Or perhaps, somewhere far beyond. The music ploughs ahead at full steam, but sensory perception is often difficult to surmise, being that the players on this particular cruise tend to leave their audiences spellbound, the result of sheer adulation and performances that are high velocity and vertically motivating to say the very least. It began as the brainchild of barrelhouse blues veteran Delbert McClinton, who initiated the cruise some 21 years ago as a means of gathering friends and fans for a celebration out at sea. Since then, the Sandy Beaches Cruise — or SBC for short — has attracted a group of steadfast devotees who make the trek year after to bask in the music, merriment, friendship and fellowship the cruise has come to represent.

Sandy 5

Not surprisingly then, the musical line-up is every bit as impressive as any other seaborne festival has to offer. McClinton, who’s never bowed to any fleeting fashion or trend throughout his 50-plus year career, continues in the role of the gracious host and the man responsible for booking the talent. However, the flash and frenzy seems the domain of the support acts, as personified by the sweat and swing of the Mavericks, Paul Thorn, Lyle Lovett, Marcia Ball, Band of Heathens, Fred Eaglesmith, Jimmy Hall, Wayne Toups, the McCrary Sisters, Mingo Fishtrap and several solo artists whose singular names alone could boost the marquee value into stellar realms. Then there are the songwriters whose presence provides the veritable icing on the cake, the proverbial wealth of riches who sometimes seem to get short thrift due to being confined to the songwriter showcases — renowned writers, producers, sidemen and solo stars like the legendary Spooner Oldham, Gary Nicholson, Danny Flowers, Al Anderson, Jill Sobule, Kimmie Rhode, Etta Britt, Shelley King, and Lari White. Their presence often seems fleeting, given that there’s relatively little chance to catch them in the solo spotlight, but it’s to Delbert’s credit that he appears intent on including his friends in his show, whether it’s his old singing partner Glen Clark or former employer Bruce “Hey Baby” Channel. Judging by the game of musical chairs that seems to rotate around each of Delbert’s sets, his generosity is never in doubt.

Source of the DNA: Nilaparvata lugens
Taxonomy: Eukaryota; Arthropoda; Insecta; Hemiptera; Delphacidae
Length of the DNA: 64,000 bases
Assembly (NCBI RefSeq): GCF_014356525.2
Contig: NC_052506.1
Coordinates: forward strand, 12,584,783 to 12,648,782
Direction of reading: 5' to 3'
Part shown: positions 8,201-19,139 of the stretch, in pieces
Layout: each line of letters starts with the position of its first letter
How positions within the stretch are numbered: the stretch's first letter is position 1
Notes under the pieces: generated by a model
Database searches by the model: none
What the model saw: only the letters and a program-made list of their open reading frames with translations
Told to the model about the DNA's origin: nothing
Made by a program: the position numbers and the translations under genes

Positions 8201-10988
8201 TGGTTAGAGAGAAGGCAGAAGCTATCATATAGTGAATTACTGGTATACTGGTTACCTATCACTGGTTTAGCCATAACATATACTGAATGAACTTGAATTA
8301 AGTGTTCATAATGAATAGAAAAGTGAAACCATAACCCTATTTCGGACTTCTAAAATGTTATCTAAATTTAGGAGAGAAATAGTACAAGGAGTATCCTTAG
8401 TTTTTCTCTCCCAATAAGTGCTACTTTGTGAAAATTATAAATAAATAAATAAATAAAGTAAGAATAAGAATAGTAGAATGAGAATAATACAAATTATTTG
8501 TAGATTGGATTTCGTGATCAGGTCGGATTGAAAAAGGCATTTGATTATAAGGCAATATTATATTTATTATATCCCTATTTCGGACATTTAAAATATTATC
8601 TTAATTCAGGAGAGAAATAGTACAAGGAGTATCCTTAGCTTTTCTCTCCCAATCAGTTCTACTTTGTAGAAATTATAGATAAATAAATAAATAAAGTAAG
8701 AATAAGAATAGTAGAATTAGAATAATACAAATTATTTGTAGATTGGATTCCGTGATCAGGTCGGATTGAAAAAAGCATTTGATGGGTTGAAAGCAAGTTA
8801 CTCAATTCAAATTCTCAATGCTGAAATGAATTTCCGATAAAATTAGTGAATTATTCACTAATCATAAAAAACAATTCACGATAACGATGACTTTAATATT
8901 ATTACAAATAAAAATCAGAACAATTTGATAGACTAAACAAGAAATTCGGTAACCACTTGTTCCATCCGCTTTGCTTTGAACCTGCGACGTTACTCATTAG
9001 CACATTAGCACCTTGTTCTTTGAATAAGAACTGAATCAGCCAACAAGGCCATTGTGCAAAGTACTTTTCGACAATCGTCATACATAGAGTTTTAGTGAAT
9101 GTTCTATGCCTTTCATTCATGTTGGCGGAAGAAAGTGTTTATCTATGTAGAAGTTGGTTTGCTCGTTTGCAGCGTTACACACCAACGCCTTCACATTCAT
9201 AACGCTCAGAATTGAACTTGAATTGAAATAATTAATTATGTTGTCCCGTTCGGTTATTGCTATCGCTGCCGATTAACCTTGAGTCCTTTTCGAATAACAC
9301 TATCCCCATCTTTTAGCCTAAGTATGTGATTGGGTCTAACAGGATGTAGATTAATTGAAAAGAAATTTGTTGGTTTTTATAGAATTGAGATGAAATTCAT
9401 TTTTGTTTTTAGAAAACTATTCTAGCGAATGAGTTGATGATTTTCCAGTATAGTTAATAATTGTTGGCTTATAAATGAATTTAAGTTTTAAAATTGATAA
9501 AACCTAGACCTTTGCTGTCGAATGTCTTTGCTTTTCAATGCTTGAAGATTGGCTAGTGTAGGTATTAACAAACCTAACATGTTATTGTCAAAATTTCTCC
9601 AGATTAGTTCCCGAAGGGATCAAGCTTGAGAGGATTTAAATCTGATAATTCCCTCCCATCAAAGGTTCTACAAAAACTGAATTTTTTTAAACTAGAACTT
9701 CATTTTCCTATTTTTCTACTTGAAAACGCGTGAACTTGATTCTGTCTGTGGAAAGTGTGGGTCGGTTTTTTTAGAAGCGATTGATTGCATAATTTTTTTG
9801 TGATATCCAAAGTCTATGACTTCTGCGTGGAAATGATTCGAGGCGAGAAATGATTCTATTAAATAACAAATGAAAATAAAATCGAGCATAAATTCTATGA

That said, there never seems to be enough time to soak up the powerful performances that compete for attention throughout the day and night. (As Delbert himself confessed in a rare moment of downtime, the ports of call are almost incidental. “Nobody seems to give a damn about them anyway.”) Lyle Lovett and His Acoustic Band are, as always, extraordinary, due in no small way to its ringleader’s self-effacing humor and aw-shucks humility. “I’m impressed y’all can stand up,” the big-haired bandleader suggested during a day of especially high surf. “That’s not a drinking joke, that’s a wave joke. Up here, we’re actually nailed to the stage.” Humor aside, his band is a serious bunch, thanks to the inclusion of the legendary Russ Kunkel on the traps, bassist extraordinaire Viktor Krauss, Jim Cox on keys, and main foil Luke Bulla on violin and harmonies.

In terms of sheer dynamics and propulsive appeal, the Mavericks are the undeniable showstoppers. Singer Raul Malo’s vibrant vocals — often eerily reminiscent of his idol Roy Orbison even while seeped in country heartbreak, ala Hank Williams — clearly shine at the fore, but its guitarist Eddie Perez’s impressive command of quintessential rock star posturing, Paul Deakin’s steadfast drumming and propulsive beat, and keyboard player Jerry Dale McFadden’s unbounded enthusiasm and Peewee Herman-like dance moves that force divided focus amongst all the players. Founding member Robert Reynolds, recently ejected for indulging his personal demons, wasn’t really missed due to his absence.

Sandy 4